TCA Podcast, – “Conversations with Consequences,” Episode 238 – Anthony Esolen Talks Dante And Word And Song! World-renowned author, speaker, and professor, Anthony Esolen joins Dr. Grazie Christie wading into Dante’s Divine Comedy and delving into his newest venture Word and Song, a project that he and he wife are immersed in with the high hopes of ‘reclaiming the realm of the imagination for the good, the true and the beautiful.’ Father Roger Landry also offers an inspiring homily to prepare us for this Sunday’s Gospel. Catch the show every Saturday at 7amET/5pmET on EWTN radio! 1. Tuberville’s One-Man Stand Strains Senate Patience, Alabamian says blocking Pentagon nominees in protest of abortion policy is just; foes say he’s ‘100% wrong’, By Molly Ball, The Wall Street Journal, November 13, 2023, 5:00 AM If anyone in Washington expects Sen. Tommy Tuberville to back down, he is here to dispel that idea.  “I hate to hold people hostage like this,” the Alabama Republican says, sitting in a barren anteroom of his Capitol Hill office suite. “They have nothing to do with this. But what do you do? Do you fight for the Constitution?”  For nearly nine months now, Tuberville, a freshman senator and former football coach, has been single-handedly blocking Senate consideration of military promotions in protest of the Pentagon’s abortion policy, a crusade that has earned him the enmity of many of his colleagues and left him increasingly isolated. The blockade has ballooned to include 452 officers, the department said last week—more than half of the total number of generals and admirals in the Defense Department. The Army, Navy and Marines were for a time all without a confirmed top officer for the first time in history, even as the U.S. is supporting allies in two wars abroad.  To hear Tuberville tell it, he didn’t start this fight. Federal law has long prohibited military hospitals and health insurance from providing or covering abortions except in cases of rape, incest or the mother’s life being at risk, meaning service members and their families must pay out of pocket and are subject to local laws for abortions that don’t meet these criteria. (Then-Sen. Joe Biden voted for the 1984 codification of that restriction; before changing his position during his 2020 presidential campaign, Biden also supported the Hyde Amendment, which has prohibited the use of federal funds for abortion since 1976.)   The administration’s refusal to come to the table, Tuberville argues, undercuts its claim that the holds have devastated the military. “This thing should have been done after a month, maybe even less than that,” he said.  Tuberville has said there are compromises that would satisfy him, such as the creation of a private fund for abortion travel. He plans to try to change the policy in the defense-funding bill that he will play a role in negotiating beginning this week. (The House’s top Democratic negotiator, Rep. Adam Smith, responded to that possibility by saying, “No, screw him.”) But all of the solutions Tuberville finds acceptable would require others to bend, not a concession on his part. Any compromise will only be on his terms.  “You can’t change people’s mind. There’s no reason to try to do that,” Tuberville said. “You’ve just got to take it.” 2. Vatican monastery that served as Pope Benedict XVI’s retirement home gets new tenants, By Nicole Winfield, Associated Press, November 13, 2023, 7:31 AM The converted monastery in the Vatican gardens that served as Pope Benedict XVI’s retirement home will once again house a small community of nuns. Pope Francis signed a note Oct. 1 ordering the Mater Ecclesiae monastery to resume its original purpose as a home within the Vatican walls for communities of contemplative nuns, the Vatican said Monday. St. John Paul II had created the monastery for that purpose in 1994. Francis invited a community of Benedictine nuns from his native Buenos Aires to take up residence starting in January, the Vatican said in a statement. The aim is for the six sisters of the Benedictine Order of the Abbey of St. Scholastica of Victoria to support the pope’s ministry through their prayers, “thus being a prayerful presence in silence and solitude,” it said. 3. Bishop Strickland Saga: Ousted Bishop Speculates on the Reasons the Vatican Removed Him, The 30-minute media appearance did not answer several key unknowns in the saga, such as what the Vatican’s stated reasons — if any were given — for his removal., By Jonathan Liedl, Catholic News Agency, November 12, 2023 Just hours after Pope Francis removed Bishop Joseph Strickland as the head of the Diocese of Tyler, the Texas prelate went public to share his side of the story — filling in some blanks in the gripping saga that has put the now-former ordinary of the small northeastern Texas diocese into the global spotlight, but also leaving other critical questions unanswered.  Bishop Strickland revealed, in an exclusive Nov. 11 interview with LifeSiteNews, conducted shortly after the Vatican announced Pope Francis had relieved him from the “pastoral governance” of Tyler, why he thinks he was removed from office.  “I really can‘t look to any reason except I’ve threatened some of the powers that be with the truth of the Gospel,” said Bishop Strickland, a controversial prelate who regularly speaks out against what he sees as attacks on the teachings of the Catholic Church to his sizable social media following.  During the interview, Bishop Strickland also underscored that Pope Francis has the authority to remove him from diocesan governance, and frequently encouraged those upset or confused by the development to pray for the Pope and not to leave the Church.   But the 30-minute media appearance did not answer several key unknowns in the Bishop Strickland saga, such as what the Vatican’s stated reasons — if any were given — were for the dramatic step, and also, concretely, what comes next for the now diocese-less bishop. Here’s what Bishop Strickland had to say, and what remains unanswered. 4. Pope Francis removes a leading US conservative critic as bishop of Tyler, Texas, By Nicole Winfield, Associated Press, November 11, 2023, 4:38 PM Pope Francis on Saturday ordered the removal of the bishop of Tyler, Texas, a conservative prelate active on social media who has been a fierce critic of the pontiff and has come to symbolize the polarization within the U.S. Catholic hierarchy. A one-line statement from the Vatican said Francis had “relieved” Bishop Joseph Strickland of the pastoral governance of Tyler and appointed the bishop of Austin as the temporary administrator. Strickland, 65, has emerged as a leading critic of Francis, accusing him in a tweet earlier this year of “undermining the deposit of faith.” He has been particularly critical of Francis’ recent meeting on the future of the Catholic Church during which hot-button issues were discussed, including ways to better welcome LGBTQ+ Catholics. 5. Things to know about efforts to block people from crossing state lines for abortion, By Geoff Mulvihill, Associated Press, November 10, 2023, 4:50 PM A federal judge and the U.S. Department of Justice this week said that states are going too far by trying to block people from helping others cross state lines for abortion. A ruling in Idaho and the federal government taking sides in an Alabama lawsuit are far from the final word, but they could offer clues on whether an emerging area of abortion regulation may eventfully hold up in court.  Earlier this year, Idaho became the first state to adopt an “abortion trafficking” ban, a provision being encouraged by the National Right to Life Committee.  On Thursday, a federal judge put enforcement of the trafficking law on hold while courts consider a final decision on whether it’s constitutional.  Abortion rights advocates in Alabama sued state Attorney General Steve Marshall in July, asking a court to find it unlawful for him to use anti-conspiracy laws to prosecute those who help others obtain an abortion out of state. There have not been charges like that, but the advocates say Marshall threatened on a radio show to “look at” organizations that help Alabama women obtain abortions in states where they are legal.  On Thursday, the U.S. Department of Justice told the courts its position: The state cannot block people for traveling for legal abortion and also cannot “seek to achieve the same result by threatening to prosecute anyone who assists that individual in their travel.” A judge has not ruled on the issue there. 6. For universities, the less said about controversial issues, the better, By The Washington Post, November 10, 2023, 10:13 AM, Editorial As arenas of study, debate and protest, U.S. college campuses were inevitably going to get caught up in arguments over the Israel-Gaza war. Equally foreseeable: free-speech controversies over slogans, demonstrations and displays taking one side or the other. In one way, though, the controversies are novel — and partly the universities’ own fault. By repeatedly speaking out — as institutions — on other issues, schools created an expectation that they would take an institutional stand on the war that began with Hamas’s bloody Oct. 7 acts of terrorism against Israel. This led to protests, including donor boycotts at several Ivy League institutions, over what critics considered the schools’ insufficient condemnations of Hamas, some of which caused the schools to revise what they said. This can turn into an endless cycle unless colleges and universities decide to end it now. Higher education needs to find its way back to a place where institutions do not weigh in, as institutions, on the controversies of the day. Silence is not necessarily complicity. Rather, it is a sound practice consistent with academia’s role in society, which is to foster open inquiry. study in 2021 by the professional association for student affairs administrators found that 230 of 300 institutions of higher education surveyed issued statements in the two weeks after the murder of George Floyd in May 2020. More than half addressed broader debates around institutional and structural racism. Harvard University not only issued such a statement but also flew the Ukrainian flag over Harvard Yard after Russia’s full-scale invasion of Ukraine in February 2022. Then-President Lawrence S. Bacow declared, “Harvard University stands with the people of Ukraine.” The University of California system’s president called the Supreme Court’s decision overturning Roe v. Wade “antithetical to the University of California’s mission and values.”  The role of colleges and universities is not to tell students what to think, much less what the administration thinks. It is to teach students how to think. 7. J.D. Vance on Abortion, ‘I want to save as many babies as possible. This is not about moral legitimacy but political reality.’, By J.D. Vance, The Wall Street Journal, November 9, 2023, 5:30 PM, Notable & Quotable From a Nov. 8 tweet by Sen. J.D. Vance (R., Ohio) on the ballot initiative establishing a constitutional right to abortion: For pro lifers, last night was a gut punch. No sugar coating it. . . . I was very involved in the “no” campaign for issue 1, so let me share a few insights. First, we got creamed among voters who disliked both Issue 1 and also Ohio’s current law (heartbeat bill). We saw this consistently in polling and in conversations. “I don’t like Issue 1, but I’d rather have that extreme than the other extreme.” This is a political fact, not my opinion. Second, we have to recognize how much voters mistrust us (meaning elected Republicans) on this issue. Having an unplanned pregnancy is scary. Best case, you’re looking at social scorn and thousands of dollars of unexpected medical bills. We need people to see us as the pro-life party, not just the anti-abortion party. Third, as Donald Trump has said, “you’ve got to have the exceptions.” 8. Federal funding bill on hold after GOP conflict on D.C. abortion rider, By Meagan Flynn and Marianna Sotomayor, The Washington Post, November 9, 2023, 2:46 PM House GOP leadership postponed a vote on a major federal appropriations bill Thursday after a group of moderate Republicans objected to a D.C. abortion-related restriction contained in the hulking package. Eight Republicans raised concerns with a provision that would have blocked D.C. from enforcing a 2014 law prohibiting discrimination based on reproductive health choices — a large enough bloc to make a difference due to Republicans’ slim margin, especially given some absences. Their pushback surprised D.C. officials, who are not used to seeing Republicans defend the deep-blue city, and it was enough to threaten the entire financial services appropriations bill, which included about a dozen other policy restrictions on the District. City officials were bracing for a whole barrage of budget riders to sail through on Thursday, including allowing people with out-of-state weapons permits to carry guns in D.C. and banning the city from using automated traffic cameras, a measure that could deal a serious blow to D.C.’s finances. Yet some moderates drew the line on the attempt to block the city’s Reproductive Health Non-Discrimination Amendment Act, especially as abortion has made the GOP increasingly vulnerable in critical swing districts and states, with Tuesday’s elections offering more evidence. 9. Maine court hears arguments on removing time limits on child sex abuse lawsuits, By David Sharp, Associated Press, November 9, 2023, 5:24 PM A lawyer for the Roman Catholic Diocese of Portland told supreme court justices Thursday that Maine’s elimination of time limits on child sex abuse lawsuits is unconstitutional and imposes new liabilities, a reference to costly lawsuits that have driven some dioceses into bankruptcy.  Roman Catholic dioceses in BaltimoreBuffalo, New York; and elsewhere have filed for bankruptcy under the weight of lawsuits and settlements stemming from the clergy abuse scandal. In Maine, dozens of new lawsuits have been filed since the state lifted the statute of limitations but those lawsuits are on hold pending the legal challenge of the law’s constitutionality. Maine removed its time limits in 2000 to sue over childhood sexual abuse, but not retroactively, leaving survivors without recourse for older cases dating back decades. Changes in 2021 allowed previously expired civil claims, opening the door to dozens of abuse survivors to come forward to sue. Bigos’ law firm, Berman & Simmons, represents about 100 survivors, many of whom already sued. Of those, 75 of the cases involve Roman Catholic entities, he said. 10. Hamas Supporters Probably Aren’t Fit to Practice Law, Don’t denounce student radicals’ ‘values.’ See if there’s any substance behind their positions., By Hadley Arkes, The Wall Street Journal, November 9, 2023, 5:58 PM, Opinion Dozens of law firms have signed an open letter to law-school deans warning that “anti-Semitic activities would not be tolerated at any of our firms.”  The letter calls on the schools to affirm “the values we all hold dear” and reject “unreservedly that which is antithetical to those values.” It asserts that “there is no room for anti-Semitism, Islamophobia, racism or any other form of violence, hatred or bigotry on your campuses, in our workplaces or our communities.”  But are the “values” of Sullivan & Cromwell the same as the “values” of Kirkland & Ellis, or of the University of Pennsylvania? Is there nothing in the distinct character of these institutions that can produce a moral response with edge and substance? The term “value judgment” came to us through Nietzsche and Max Weber, when people lost their confidence in speaking of moral truths and began to speak rather of the things they happened to “value,” which may not be what others “value.”  For their own part, the students would assert that there is nothing anti-Semitic in their critique. What they are condemning, they say, is the “suffocating occupation of the Palestinian people.” At that point the law firms would have to step away from the woolly affirmation of “values” to challenge the demonstrators on the substance of their claims. They would have to ask questions like these: If Hamas is engaged in “resistance,” what is the wrong that the students think finds an apt and proportionate response in the kidnapping of grandmothers and the beheading of children? The protesters inveigh against an Israeli “occupation” and the imposition of colonial “imperialism.” That has the moral resonance of charging that people are being ruled without their consent, without free elections. But Palestinians are governed by Hamas and the Palestinian Authority without free elections. Why aren’t they seeking to overthrow those regimes? What do the protesters mean by “occupation”?  Is there a legal dispute over who has a right to govern this territory?   But that isn’t the point being made in a brutal armed assault. An assault brings no “brief” or argument; it carries its own meaning as an appeal to brute force. If that sets the terms of the engagement, the matter has been placed beyond moral reasoning altogether; it is marked by the principle that might makes right.  However the argument is played out, these are the lines on which it is most likely to run in any serious challenge. That it isn’t taking place now in the most prestigious colleges reflects what has changed so markedly in colleges that used to take themselves seriously. But one would think that these reasoned challenges would spring forth from people who have made their vocation in law. A graduate of a law school who hasn’t thought along these lines in explaining his judgments—or a student who begins by not respecting the difference between innocence and guilt—has evidently wandered into the wrong profession. It isn’t that he is unsuited to work at Kirkland & Ellis, but that he is unfit to practice law. Mr. Arkes is director of the James Wilson Institute on Natural Rights and the American Founding and author of “Mere Natural Law.” 11. Abortion could be the ‘preeminent’ debate in Baltimore, again. Here’s why, By JD Flynn, The Pillar, November 9, 2023, 1:56 PM, Opinion After abortion took center stage in elections Tuesday, with Ohio voters passing a constitutional amendment protecting abortion access, U.S. bishops could again find themselves debating next week just how much attention to give abortion in their own teaching documents on Catholics in political life. The bishops will vote next week at the U.S. bishops’ conference fall plenary meeting on whether to approve a new “note” on political life, along with a slew of bulletin inserts and a video script — all meant to make accessible to Catholics the USCCB’s lengthy guidance on making decisions about voting and civic participation. Amid their discussion, the bishops could take up a debate they’ve had before — on whether to call abortion a “preeminent” political priority for Catholics. 12. China’s new ‘Patriotic Education Law’ places further limits on religious instruction, By Matthew Santucci, Catholic News Agency, November 9, 2023, 4:12 PM China passed a “Patriotic Education Law,” further consolidating the Chinese Communist Party’s control over education, including religious education, state-controlled media outlet Xinhua announced last month. The new law, which was passed during a session of the National People’s Congress Standing Committee, would require churches and religious groups to adapt their educational activities to promote the party’s official ideology. “The state is to guide and support religious groups, religious institutes, and religious activity sites in carrying out patriotic education activities, enhancing religious professionals’ and believers’ identification with the great motherland, the Chinese people, Chinese culture, the Chinese Communist Party, and socialism with Chinese characteristics,” the new law reads. The law goes on to say that “all levels and types of school shall have patriotic education permeate the entire course of school education” and that even “the parents or other guardians of minors shall include love of the motherland in family education.” 13. Sisters of Life win exemption from NY probe of pro-life pregnancy centers, By John Lavenburg, Crux, November 9, 2023 A Catholic community of religious sisters who operate a crisis pregnancy center in New York City won a lawsuit against the state’s health department on Nov. 8, with the department agreeing not to include the community in a probe of other pro-life pregnancy centers. In September 2022, the Sisters of Life sued then-New York State Department of Health Commissioner Mary Bassett over a New York bill passed that June that created a task force to study and report on the impact of  so-called “limited service pregnancy centers,” which are defined in the bill as organizations that advocate for women to continue their pregnancy. The Sisters of Life fit that bill, as they do not refer women for abortions at their crisis pregnancy center.  Without the lawsuit, the New York bill would’ve allowed government officials access to the religious community’s internal documents and records. They said they’re “grateful” for the Nov. 8 order.  In the order, issued by United States District Judge Jennifer Rearden and agreed to by both parties, the state health department agreed to not take any enforcement action against the Sisters of Life for “nonresponse or noncompliance with any survey, document request, or information request of any kind.” The order will end when the health department publishes the report mandated by the bill. It also states that the order applies to the Sisters of Life and only the Sisters of Life, and does not protect any other organization from participation in the health department report. .. 14. Why I am now a Christian, Atheism can’t equip us for civilisational war, By Ayaan Hirsi Ali, UnHerd, November 13, 2023, Opinion In 2002, I discovered a 1927 lecture by Bertrand Russell entitled “Why I am Not a Christian”. It did not cross my mind, as I read it, that one day, nearly a century after he delivered it to the South London branch of the National Secular Society, I would be compelled to write an essay with precisely the opposite title. The year before, I had publicly condemned the terrorist attacks of the 19 men who had hijacked passenger jets and crashed them into the twin towers in New York. They had done it in the name of my religion, Islam. I was a Muslim then, although not a practising one. If I truly condemned their actions, then where did that leave me? The underlying principle that justified the attacks was religious, after all: the idea of Jihad or Holy War against the infidels. Was it possible for me, as for many members of the Muslim community, simply to distance myself from the action and its horrific results? At the time, there were many eminent leaders in the West — politicians, scholars, journalists, and other experts — who insisted that the terrorists were motivated by reasons other than the ones they and their leader Osama Bin Laden had articulated so clearly. So Islam had an alibi. This excuse-making was not only condescending towards Muslims. It also gave many Westerners a chance to retreat into denial. Blaming the errors of US foreign policy was easier than contemplating the possibility that we were confronted with a religious war. We have seen a similar tendency in the past five weeks, as millions of people sympathetic to the plight of Gazans seek to rationalise the October 7 terrorist attacks as a justified response to the policies of the Israeli government. When I read Russell’s lecture, I found my cognitive dissonance easing. It was a relief to adopt an attitude of scepticism towards religious doctrine, discard my faith in God and declare that no such entity existed. Best of all, I could reject the existence of hell and the danger of everlasting punishment. Russell’s assertion that religion is based primarily on fear resonated with me. I had lived for too long in terror of all the gruesome punishments that awaited me. While I had abandoned all the rational reasons for believing in God, that irrational fear of hellfire still lingered. Russell’s conclusion thus came as something of a relief: “When I die, I shall rot.” To understand why I became an atheist 20 years ago, you first need to understand the kind of Muslim I had been. I was a teenager when the Muslim Brotherhood penetrated my community in Nairobi, Kenya, in 1985. I don’t think I had even understood religious practice before the coming of the Brotherhood. I had endured the rituals of ablutions, prayers and fasting as tedious and pointless. The preachers of the Muslim Brotherhood changed this. They articulated a direction: the straight path. A purpose: to work towards admission into Allah’s paradise after death. A method: the Prophet’s instruction manual of do’s and don’ts — the halal and the haram. As a detailed supplement to the Qur’an, the hadeeth spelled out how to put into practice the difference between right and wrong, good and evil, God and the devil. The Brotherhood preachers left nothing to the imagination. They gave us a choice. Strive to live by the Prophet’s manual and reap the glorious rewards in the hereafter. On this earth, meanwhile, the greatest achievement possible was to die as a martyr for the sake of Allah.  During Islamic study sessions, we shared with the preacher in charge of the session our worries. For instance, what should we do about the friends we loved and felt loyal to but who refused to accept our dawa (invitation to the faith)? In response, we were reminded repeatedly about the clarity of the Prophet’s instructions. We were told in no uncertain terms that we could not be loyal to Allah and Muhammad while also maintaining friendships and loyalty towards the unbelievers. If they explicitly rejected our summons to Islam, we were to hate and curse them. Here, a special hatred was reserved for one subset of unbeliever: the Jew. We cursed the Jews multiple times a day and expressed horror, disgust and anger at the litany of offences he had allegedly committed. The Jew had betrayed our Prophet. He had occupied the Holy Mosque in Jerusalem. He continued to spread corruption of the heart, mind and soul.  You can see why, to someone who had been through such a religious schooling, atheism seemed so appealing. Bertrand Russell offered a simple, zero-cost escape from an unbearable life of self-denial and harassment of other people. For him, there was no credible case for the existence of God. Religion, Russell argued, was rooted in fear: “Fear is the basis of the whole thing — fear of the mysterious, fear of defeat, fear of death.” As an atheist, I thought I would lose that fear. I also found an entirely new circle of friends, as different from the preachers of the Muslim Brotherhood as one could imagine. The more time I spent with them — people such as Christopher Hitchens and Richard Dawkins — the more confident I felt that I had made the right choice. For the atheists were clever. They were also a great deal of fun. So, what changed? Why do I call myself a Christian now? Part of the answer is global. Western civilisation is under threat from three different but related forces: the resurgence of great-power authoritarianism and expansionism in the forms of the Chinese Communist Party and Vladimir Putin’s Russia; the rise of global Islamism, which threatens to mobilise a vast population against the West; and the viral spread of woke ideology, which is eating into the moral fibre of the next generation. We endeavour to fend off these threats with modern, secular tools: military, economic, diplomatic and technological efforts to defeat, bribe, persuade, appease or surveil. And yet, with every round of conflict, we find ourselves losing ground. We are either running out of money, with our national debt in the tens of trillions of dollars, or we are losing our lead in the technological race with China. But we can’t fight off these formidable forces unless we can answer the question: what is it that unites us? The response that “God is dead!” seems insufficient. So, too, does the attempt to find solace in “the rules-based liberal international order”. The only credible answer, I believe, lies in our desire to uphold the legacy of the Judeo-Christian tradition.  That legacy consists of an elaborate set of ideas and institutions designed to safeguard human life, freedom and dignity — from the nation state and the rule of law to the institutions of science, health and learning. As Tom Holland has shown in his marvellous book Dominion, all sorts of apparently secular freedoms — of the market, of conscience and of the press — find their roots in Christianity. And so I have come to realise that Russell and my atheist friends failed to see the wood for the trees. The wood is the civilisation built on the Judeo-Christian tradition; it is the story of the West, warts and all. Russell’s critique of those contradictions in Christian doctrine is serious, but it is also too narrow in scope.  Russell and other activist atheists believed that with the rejection of God we would enter an age of reason and intelligent humanism. But the “God hole” — the void left by the retreat of the church — has merely been filled by a jumble of irrational quasi-religious dogma. The result is a world where modern cults prey on the dislocated masses, offering them spurious reasons for being and action — mostly by engaging in virtue-signalling theatre on behalf of a victimised minority or our supposedly doomed planet. The line often attributed to G.K. Chesterton has turned into a prophecy: “When men choose not to believe in God, they do not thereafter believe in nothing, they then become capable of believing in anything.” In this nihilistic vacuum, the challenge before us becomes civilisational. We can’t withstand China, Russia and Iran if we can’t explain to our populations why it matters that we do. We can’t fight woke ideology if we can’t defend the civilisation that it is determined to destroy. And we can’t counter Islamism with purely secular tools. To win the hearts and minds of Muslims here in the West, we have to offer them something more than videos on TikTok. The lesson I learned from my years with the Muslim Brotherhood was the power of a unifying story, embedded in the foundational texts of Islam, to attract, engage and mobilise the Muslim masses. Unless we offer something as meaningful, I fear the erosion of our civilisation will continue. And fortunately, there is no need to look for some new-age concoction of medication and mindfulness. Christianity has it all. That is why I no longer consider myself a Muslim apostate, but a lapsed atheist. Of course, I still have a great deal to learn about Christianity. I discover a little more at church each Sunday. But I have recognised, in my own long journey through a wilderness of fear and self-doubt, that there is a better way to manage the challenges of existence than either Islam or unbelief had to offer.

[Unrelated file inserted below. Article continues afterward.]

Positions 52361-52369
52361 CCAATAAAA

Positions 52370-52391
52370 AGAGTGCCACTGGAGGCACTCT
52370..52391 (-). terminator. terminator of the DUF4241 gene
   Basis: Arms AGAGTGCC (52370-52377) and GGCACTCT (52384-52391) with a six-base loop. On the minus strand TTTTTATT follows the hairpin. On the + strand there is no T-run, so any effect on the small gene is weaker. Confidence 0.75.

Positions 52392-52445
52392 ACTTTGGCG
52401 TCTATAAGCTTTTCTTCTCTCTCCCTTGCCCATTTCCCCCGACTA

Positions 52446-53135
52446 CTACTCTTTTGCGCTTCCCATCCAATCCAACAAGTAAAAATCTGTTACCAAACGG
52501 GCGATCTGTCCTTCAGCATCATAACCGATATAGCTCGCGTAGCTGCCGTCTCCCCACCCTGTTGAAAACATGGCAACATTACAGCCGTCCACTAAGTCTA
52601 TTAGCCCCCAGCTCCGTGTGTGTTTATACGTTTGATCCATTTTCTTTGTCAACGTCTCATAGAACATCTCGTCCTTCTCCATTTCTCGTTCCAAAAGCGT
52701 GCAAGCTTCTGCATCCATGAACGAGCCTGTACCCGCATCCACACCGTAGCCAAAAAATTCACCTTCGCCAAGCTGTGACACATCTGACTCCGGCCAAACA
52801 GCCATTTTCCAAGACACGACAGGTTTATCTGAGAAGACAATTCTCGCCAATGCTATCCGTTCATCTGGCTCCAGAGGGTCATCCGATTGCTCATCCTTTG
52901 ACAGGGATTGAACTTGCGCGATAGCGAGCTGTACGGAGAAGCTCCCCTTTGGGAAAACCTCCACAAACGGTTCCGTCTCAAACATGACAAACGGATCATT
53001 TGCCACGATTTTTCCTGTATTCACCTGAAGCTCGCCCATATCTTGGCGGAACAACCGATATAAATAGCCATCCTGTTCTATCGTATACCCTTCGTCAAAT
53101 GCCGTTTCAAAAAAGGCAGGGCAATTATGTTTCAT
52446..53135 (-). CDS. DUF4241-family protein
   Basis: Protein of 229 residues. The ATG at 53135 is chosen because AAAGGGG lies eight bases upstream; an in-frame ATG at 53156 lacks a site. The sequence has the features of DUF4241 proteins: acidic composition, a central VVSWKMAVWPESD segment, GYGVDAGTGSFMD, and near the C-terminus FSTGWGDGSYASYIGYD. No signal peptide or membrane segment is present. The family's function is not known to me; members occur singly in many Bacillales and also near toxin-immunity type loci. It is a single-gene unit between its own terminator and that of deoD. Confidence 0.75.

TCA Media Monitoring provides a snapshot from national newspapers and major Catholic press outlets of coverage regarding significant Catholic Church news and current issues with which the Catholic Church is traditionally or prominently engaged. The opinions and views expressed in the articles do not necessarily reflect the views of The Catholic Association.